Volume 74, Number 27 | November 10 - 16, 2004

Notebook


Feeling a draft and worrying for the youth of today

By Tim Gay

Everyone boarded planes, trains and buses bound for Ohio and Pennsylvania. Except for me.

As the deputy chief for elections in Manhattan, I was overseeing a choreography involving 9,000 poll workers and 1,836 voting machines going to 300 schools, synagogues, churches, senior centers and tax-abated luxury buildings. The Manhattan office operated around the clock for weeks, processing record numbers of new registrants, absentee applications and overseas-based federal voters.

After working from 5 a.m. to 11:30 p.m. on Election Day, I came home only to be mesmerized by television. The exit poll leads of 2 p.m. suffered a meltdown in Ohio by nightfall. At 2 a.m. I fell asleep, with déjà vu of 2000.

So the morning after, I was dismayed but not surprised.

I had parked my old Bronco in front of Food Bar on Eighth Ave., with my Board of Elections parking pass on the dashboard. As usual, a dozen or more gangly teenaged boys were leaning on my truck. Once upon a time, I would have been intimidated, but now I just say, “Pardon me, men, gotta go to work.” They almost always politely step away.

As they got off my truck last Wednesday, one asked, “Who’s ahead now?” I told him it looked like Bush, although Kerry hadn’t conceded.

Thus began an animated teen-to-adult conversation, composed of short exclamatory sentences and wild gestures.

“I’m 16. I could be in Iraq in two years.”

“I’m 17, and I won’t go.”

“I wish I could have voted. President Bush is going to draft us.”

“We all better register to vote. We have to. This is crazy!”

There they were, tall and skinny in their baggy hip-hop clothes, a group of black, Hispanic and white teens. All are students at Bayard Rustin High on 18th St., and each one of them expressed alarm about the election and the wars that they could be fighting in the very near future.

There was a similar gathering about 100 miles north of Chelsea.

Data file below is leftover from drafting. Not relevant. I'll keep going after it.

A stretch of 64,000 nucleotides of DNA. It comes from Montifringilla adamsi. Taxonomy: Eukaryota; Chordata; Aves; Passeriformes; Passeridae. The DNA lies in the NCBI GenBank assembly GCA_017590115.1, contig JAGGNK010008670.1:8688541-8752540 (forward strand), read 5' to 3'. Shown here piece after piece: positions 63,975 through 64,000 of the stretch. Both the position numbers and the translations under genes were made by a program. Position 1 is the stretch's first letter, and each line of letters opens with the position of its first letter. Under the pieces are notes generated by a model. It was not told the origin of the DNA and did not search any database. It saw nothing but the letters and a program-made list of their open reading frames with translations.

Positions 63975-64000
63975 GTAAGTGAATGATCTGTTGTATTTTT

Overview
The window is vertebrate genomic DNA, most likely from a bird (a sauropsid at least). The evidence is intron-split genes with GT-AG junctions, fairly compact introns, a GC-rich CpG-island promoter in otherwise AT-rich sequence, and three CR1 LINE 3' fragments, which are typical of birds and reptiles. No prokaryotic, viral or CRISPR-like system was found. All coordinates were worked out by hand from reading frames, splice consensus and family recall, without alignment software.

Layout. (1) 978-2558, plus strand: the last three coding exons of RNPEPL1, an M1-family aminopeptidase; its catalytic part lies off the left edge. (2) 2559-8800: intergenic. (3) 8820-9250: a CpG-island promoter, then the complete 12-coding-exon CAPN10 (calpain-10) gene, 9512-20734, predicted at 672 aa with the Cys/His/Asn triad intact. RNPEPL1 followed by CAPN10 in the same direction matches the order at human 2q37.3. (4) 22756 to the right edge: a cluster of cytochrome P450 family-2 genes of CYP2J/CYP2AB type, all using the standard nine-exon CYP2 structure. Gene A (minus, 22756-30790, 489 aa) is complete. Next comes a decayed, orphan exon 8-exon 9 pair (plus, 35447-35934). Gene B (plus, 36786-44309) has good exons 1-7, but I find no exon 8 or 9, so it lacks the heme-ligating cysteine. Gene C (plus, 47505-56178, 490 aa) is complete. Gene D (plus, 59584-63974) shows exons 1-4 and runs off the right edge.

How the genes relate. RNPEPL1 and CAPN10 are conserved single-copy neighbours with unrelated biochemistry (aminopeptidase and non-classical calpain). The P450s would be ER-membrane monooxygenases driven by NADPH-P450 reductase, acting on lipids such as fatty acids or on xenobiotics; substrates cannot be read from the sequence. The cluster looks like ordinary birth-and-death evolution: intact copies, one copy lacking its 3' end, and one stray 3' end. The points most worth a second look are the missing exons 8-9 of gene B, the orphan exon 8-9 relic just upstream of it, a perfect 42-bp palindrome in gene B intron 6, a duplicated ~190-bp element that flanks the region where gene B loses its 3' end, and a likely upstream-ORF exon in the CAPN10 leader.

Dozens of bleary-eyed teachers, principals and administrators from the New York State Association of Independent Schools (i.e., think Chapin, Dalton, Rudolf Steiner, Nightingale Bamford) and its Connecticut counterparts were arriving at Mohonk Mountain House in the Shawungunk range of the Catskills.

One of the Mohonk attendees described her reaction to the election results the night before as “shock and awe.” However, going to the conference on the morning after provided a measure of solace for her and the teachers.

“My impression was that we were all stunned, and felt we were isolated from the majority of the U.S.,” she said. “Once we got together up there, we were happy to be with each other for support.”

The conference examined educators’ responsibility for the future leaders of the world. Victor Navasky, editor of The Nation, spoke to educators on the importance of independent education and independent journalism.

Robert L. Gallucci, dean of the Walsh School of Foreign Service at Georgetown University, addressed the history of U.S. nuclear deterrence policies and the threat presented by so many countries having access to enriched uranium.

Gallucci’s career with the U.S. State Department included the post-Gulf War arms inspections and the negotiations of the 1994 Agreed Framework, which impacted North Korea’s nuclear weapons program. He told the educators that it is possible the U.S. could be the recipient of some form of nuclear attack in the next five to 10 years.

Which brings us down from the mountain and back to Eighth Ave.

If there is a nuclear encounter in the U.S., it will most likely be in a major urban center — perhaps New York, with its dense urban and suburban population.

If the wars continue, young people will fight those wars — perhaps the teens hanging around on my truck.

And if the wars continue, our leaders will have to decide if and when it is necessary to draft our soldiers.

Perhaps that is why so many New Yorkers got out early and voted in record numbers on Nov. 2.

Back to the mountain: “Mohonk didn’t have television in the guest rooms,” the teacher noted, “so we were all spared the talking-head day-after analysis.”

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